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Front. Vet. Sci. | doi: 10.3389/fvets.2019.00171

Advantages of a Novel Device for Arterial Catheter Securement in Anesthetized Dogs: A Pilot Randomized Clinical Trial

 Kazumasu Sasaki1, 2, 3*,  Takuya Shiga3 and Gomez de Segura A. Ignacio4
  • 1Sendai Animal Care and Research Center, Japan
  • 2Akita Cerebrospinal and Cardiovascular Center, Japan
  • 3Tohoku University, Japan
  • 4Complutense University of Madrid, Spain

Arterial catheters are used for intraoperative continuous direct blood pressure monitoring in dogs. Factors such as bending and occlusion of the cannula are believed to be involved in direct blood pressure measurement failure. However, no method has been proposed to improve the maintenance of arterial catheter patency in veterinary medicine. The aim of this pilot study was to evaluate the patency of arterial catheters when using an arterial catheter securement device in the dorsal pedal artery of dogs under general anesthesia. Client-owned dogs (n = 120) were anesthetized for surgical procedures, during which direct arterial blood pressure was monitored using an arterial catheter secured with conventional film dressing and medical tape. A securement device, allowing an angle of 12.5° to the skin surface of the dorsal pedal area, was used in 50% of the dogs (n = 60). Significant reductions were observed in the frequency of catheter flushing and rate of occlusion in the experimental group compared to the control group (13.3% vs 35.0%, relative risk [RR]: 0.381, 95% confidence interval [CI]: 0.183–0.792, P = 0.001 and 8.3% vs 23.3%, RR: 0.376, 95% CI: 0.145–0.977, P = 0.044, respectively). The Kaplan-Meier curves for assessing the probability of occlusion were significantly different between the groups (P = 0.042). In conclusion, this pilot study suggests that the novel arterial catheter securement device is effective for achieving stable securement of the catheter hub in the dorsal pedal artery and for maintaining a longer duration of arterial catheter patency in dogs under general anesthesia. Therefore, the use of an arterial catheter securement device in the dorsal pedal artery of dogs would be useful for continuous hemodynamic monitoring and improve patient safety when direct arterial blood pressure monitoring is required in dogs undergoing general anesthesia.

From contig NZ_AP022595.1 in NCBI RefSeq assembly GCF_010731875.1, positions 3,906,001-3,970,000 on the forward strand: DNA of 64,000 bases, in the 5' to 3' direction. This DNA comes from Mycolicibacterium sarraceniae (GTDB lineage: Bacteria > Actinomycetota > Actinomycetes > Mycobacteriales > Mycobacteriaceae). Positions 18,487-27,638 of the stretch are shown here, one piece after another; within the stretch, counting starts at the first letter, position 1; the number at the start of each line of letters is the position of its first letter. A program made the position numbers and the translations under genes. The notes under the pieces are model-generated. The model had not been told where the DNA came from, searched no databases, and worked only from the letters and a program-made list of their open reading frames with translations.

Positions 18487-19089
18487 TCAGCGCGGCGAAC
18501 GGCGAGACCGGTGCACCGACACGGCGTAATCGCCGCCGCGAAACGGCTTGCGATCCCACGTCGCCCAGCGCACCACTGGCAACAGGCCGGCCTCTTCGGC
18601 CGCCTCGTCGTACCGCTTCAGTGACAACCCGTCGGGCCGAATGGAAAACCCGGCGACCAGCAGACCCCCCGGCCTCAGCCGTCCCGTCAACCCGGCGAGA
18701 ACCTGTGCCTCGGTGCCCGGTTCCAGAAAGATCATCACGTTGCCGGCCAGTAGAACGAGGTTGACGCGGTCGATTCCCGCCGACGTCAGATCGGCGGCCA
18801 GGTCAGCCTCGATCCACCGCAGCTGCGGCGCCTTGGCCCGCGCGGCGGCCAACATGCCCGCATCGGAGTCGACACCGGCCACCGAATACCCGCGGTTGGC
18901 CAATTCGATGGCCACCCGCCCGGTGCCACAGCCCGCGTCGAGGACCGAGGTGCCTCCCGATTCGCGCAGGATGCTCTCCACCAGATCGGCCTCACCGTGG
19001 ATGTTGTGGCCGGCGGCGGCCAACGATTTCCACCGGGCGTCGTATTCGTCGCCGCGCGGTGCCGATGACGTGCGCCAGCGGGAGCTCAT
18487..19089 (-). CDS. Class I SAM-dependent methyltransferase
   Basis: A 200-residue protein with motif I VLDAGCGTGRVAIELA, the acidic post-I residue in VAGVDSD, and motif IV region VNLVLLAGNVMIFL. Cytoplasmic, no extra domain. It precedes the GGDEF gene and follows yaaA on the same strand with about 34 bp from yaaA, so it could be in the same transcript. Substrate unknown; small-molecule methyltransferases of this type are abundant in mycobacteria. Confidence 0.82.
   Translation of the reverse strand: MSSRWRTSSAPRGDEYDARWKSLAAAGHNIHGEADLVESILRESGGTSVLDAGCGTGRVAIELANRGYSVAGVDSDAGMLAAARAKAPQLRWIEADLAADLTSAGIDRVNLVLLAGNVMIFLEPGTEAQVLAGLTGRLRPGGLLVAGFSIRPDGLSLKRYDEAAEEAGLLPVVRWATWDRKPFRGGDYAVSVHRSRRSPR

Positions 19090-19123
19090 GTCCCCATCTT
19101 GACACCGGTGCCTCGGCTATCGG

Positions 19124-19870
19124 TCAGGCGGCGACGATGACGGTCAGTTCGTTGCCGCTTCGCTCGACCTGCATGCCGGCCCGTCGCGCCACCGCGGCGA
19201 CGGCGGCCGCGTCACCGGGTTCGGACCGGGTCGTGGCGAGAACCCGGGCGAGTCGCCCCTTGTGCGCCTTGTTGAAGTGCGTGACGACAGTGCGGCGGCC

Keywords: Arterial catheter, arterial catheter securement device, dog, dorsal pedal artery, intraoperative direct arterial blood pressure monitoring

Received: 25 Mar 2019; Accepted: 16 May 2019.

Edited by:

Karine Portier, Université de Lyon, France

Reviewed by:

Tristan Merlin, Eastcott Referrals, United Kingdom
Celine Pouzot-Nevoret, VetAgro Sup, France  

Copyright: © 2019 Sasaki, Shiga and Ignacio. This is an open-access article distributed under the terms of the Creative Commons Attribution License (CC BY). The use, distribution or reproduction in other forums is permitted, provided the original author(s) and the copyright owner(s) are credited and that the original publication in this journal is cited, in accordance with accepted academic practice. No use, distribution or reproduction is permitted which does not comply with these terms.

* Correspondence: Prof. Kazumasu Sasaki, Sendai Animal Care and Research Center, Sendai, Japan, k-sasaki@gaea.ocn.ne.jp